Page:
driving.ca | Peter Bleakney | 08/16/2018
It wasn’t that long ago, when looking for a fuel-sipping Mercedes-Benz, you could pick from a fairly extensive selection of diesel-powered vehicles. Those days are done here in North America, as Benz makes the push towards electrification. In the case of the 2018 GLC 350e 4Matic plug-in hybrid, the keyword is more — more weight, more complexity, more power, and yes, more money. Plenty of it.
There’s a $14,000 jump from the gas-only, four-cylinder turbo GLC 300, at $45,900, to this plug-in hybrid that starts at $59,900. And that’s not including the cost for the Level 2 home charger you’ll need.
And what do we get for all this? Up to 34 kilometres of electric range, along with an additional 255 kilograms added to the GLC’s bottom line thanks to the rear-mounted 8.7 kWh lithium-ion battery, a 114-horsepower electric motor mated to the seven-speed transmission, and various other electronics.
The upside is plenty of power. Compared to the GLC 300 with its 2.0L turbo-four making 241 horsepower and 273 pound-feet of torque, this electrified version kicks out 315 horsepower and 413 lb.-ft. of torque. So yes, it’s swift. Mercedes pegs the zero-to-100 km/h at 5.9 seconds, versus 6.4 seconds for the gas GLC. The instant torque of the electric assist does away with any turbo lag.
However, you feel the extra weight. The GLC 350e not as lithe and nimble as its gas counterpart, and that battery eats into the cargo space. The elevated load floor means you’re losing about 155 litres of space behind the rear seats.
In all other aspects, this GLC plug-in hybrid is every inch the Mercedes, here optioned up to over $71,000 with the usual packages needed to layer on the luxurious goodies. The interior is a high class effort, showing rich materials, fine metal work and super tight tolerances. It continues the current Mercedes design theme of large circular vents and a tablet style screen plunked on the top of the dashboard.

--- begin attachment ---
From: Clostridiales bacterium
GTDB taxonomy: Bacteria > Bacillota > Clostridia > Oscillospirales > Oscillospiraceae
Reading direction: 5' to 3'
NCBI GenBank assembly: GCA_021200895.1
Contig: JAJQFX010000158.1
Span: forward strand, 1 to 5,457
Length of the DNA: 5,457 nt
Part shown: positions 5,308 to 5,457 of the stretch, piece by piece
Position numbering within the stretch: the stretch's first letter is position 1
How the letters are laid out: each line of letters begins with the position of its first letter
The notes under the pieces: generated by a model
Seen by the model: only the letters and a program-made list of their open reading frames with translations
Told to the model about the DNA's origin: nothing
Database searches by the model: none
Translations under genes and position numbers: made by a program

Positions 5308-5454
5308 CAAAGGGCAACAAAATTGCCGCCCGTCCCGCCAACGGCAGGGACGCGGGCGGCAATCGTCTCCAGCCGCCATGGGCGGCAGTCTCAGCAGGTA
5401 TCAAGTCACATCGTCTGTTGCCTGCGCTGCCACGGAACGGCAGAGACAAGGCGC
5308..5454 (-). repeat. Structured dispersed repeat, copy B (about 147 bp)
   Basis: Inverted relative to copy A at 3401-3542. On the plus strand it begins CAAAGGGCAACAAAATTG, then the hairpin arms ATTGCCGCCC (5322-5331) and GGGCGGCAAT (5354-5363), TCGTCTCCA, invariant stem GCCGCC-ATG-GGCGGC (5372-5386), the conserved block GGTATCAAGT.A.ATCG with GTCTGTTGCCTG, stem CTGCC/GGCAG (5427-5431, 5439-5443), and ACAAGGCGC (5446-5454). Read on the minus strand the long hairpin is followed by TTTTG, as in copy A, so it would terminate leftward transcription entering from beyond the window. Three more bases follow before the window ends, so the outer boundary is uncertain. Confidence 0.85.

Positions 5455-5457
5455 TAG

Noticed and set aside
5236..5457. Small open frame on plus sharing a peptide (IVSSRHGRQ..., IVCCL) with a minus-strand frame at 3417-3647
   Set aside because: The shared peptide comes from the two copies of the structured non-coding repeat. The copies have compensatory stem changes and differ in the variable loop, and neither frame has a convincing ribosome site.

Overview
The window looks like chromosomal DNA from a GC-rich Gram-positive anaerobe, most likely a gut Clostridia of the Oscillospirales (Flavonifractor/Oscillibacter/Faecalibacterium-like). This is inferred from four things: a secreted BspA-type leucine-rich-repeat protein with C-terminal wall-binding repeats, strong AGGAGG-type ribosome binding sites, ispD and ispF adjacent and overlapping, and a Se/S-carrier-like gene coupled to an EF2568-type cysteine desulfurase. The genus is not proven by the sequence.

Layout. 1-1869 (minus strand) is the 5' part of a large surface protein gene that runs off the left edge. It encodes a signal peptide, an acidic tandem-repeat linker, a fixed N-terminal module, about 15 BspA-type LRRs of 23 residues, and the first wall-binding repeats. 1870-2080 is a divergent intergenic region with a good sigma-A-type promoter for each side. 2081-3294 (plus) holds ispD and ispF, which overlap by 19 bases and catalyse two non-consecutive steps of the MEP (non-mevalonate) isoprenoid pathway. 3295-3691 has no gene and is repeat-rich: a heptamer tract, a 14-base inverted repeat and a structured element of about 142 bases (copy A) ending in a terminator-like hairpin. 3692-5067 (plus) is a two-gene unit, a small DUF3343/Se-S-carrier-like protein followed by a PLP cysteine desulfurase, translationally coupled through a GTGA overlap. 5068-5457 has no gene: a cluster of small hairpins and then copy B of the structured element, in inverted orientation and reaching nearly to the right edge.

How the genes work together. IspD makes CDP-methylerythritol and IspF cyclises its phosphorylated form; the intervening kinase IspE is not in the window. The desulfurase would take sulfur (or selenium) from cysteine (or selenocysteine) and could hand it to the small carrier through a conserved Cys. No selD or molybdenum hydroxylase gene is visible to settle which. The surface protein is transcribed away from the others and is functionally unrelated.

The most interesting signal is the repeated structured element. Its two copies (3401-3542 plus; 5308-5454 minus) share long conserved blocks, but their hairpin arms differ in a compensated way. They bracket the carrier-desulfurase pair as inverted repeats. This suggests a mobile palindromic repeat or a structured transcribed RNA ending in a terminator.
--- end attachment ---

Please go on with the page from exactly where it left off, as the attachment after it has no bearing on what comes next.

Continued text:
The major gauges are clearly backlit, and I have no qualms with this SUV’s ergonomics. As with any high-end infotainment system, Benz’s COMAND takes some learning, but at least the good ol’ fashioned — am I really saying this? — nudge-and-twist rotary controller on the console allows reasonable access without the dreaded touchscreen poke-dance. Especially nice here is the $250 open-pore, dark ash wood trim that gives the impression of waves caressing a beach.
A requisite uptick with any Benz is the Premium Package, here valued at $4,500 and bestowing panoramic sunroof, GPS navigation, proximity key with push-button start and a power liftgate. This tester also sports the $2,700 Premium Plus Package, including an integrated garage door opener, active parking assist, a power tilt/telescopic steering column, a 360-degree camera, a foot-activated liftgate, illuminated door sills, multi-coloured ambient lighting, and a 115-volt outlet, along with a $1,000 audio upgrade. Finally, the $1,500 Sport Package adds AMG body styling, 19-inch alloys and sport brakes.
Out on the road, this plug-in GLC is a smooth operator, with all the power systems working together in a seamless fashion. Put your foot in it and shows an impressive turn of speed, especially in Sport or Sport+ modes. Don’t look for any backroad fun, though — the steering is numb and handling a tad ponderous.
Selectable driving modes manage the power systems. Hybrid mode has the GLC 350e running as any regular hybrid would. E-Mode is purely electric, E-Save will preserve battery power for when it is needed (like inner city driving), and Charge Mode will keep the battery topped up when driving.
And to the official fuel economy numbers. At 8.6 L/100 kilometres highway, the 350e matches the gas-only GLC, and only betters it by 1.3 L/100 kilometres in the city, posting 9.8. With the battery depleted, I was averaging about 11 while running errands around my ‘hood. Now, to play the diesel-devil’s advocate, I drove the four-pot diesel version of this GLC in Europe (it was slated for Canada), and saw 6.4 L/100 kilometres after a couple of hours of spirited mountain motoring. But we can’t say the D-word anymore.
With all its compromises, this GLC 350e is a tough sell. It only makes sense if you don’t drive much and can reap the benefits of its limited EV range on a daily basis. After that, well, it becomes an expensive, heavy, albeit beautifully rendered Mercedes SUV with a green badge. And with a big question hanging over it: How bad do you want to be “green”?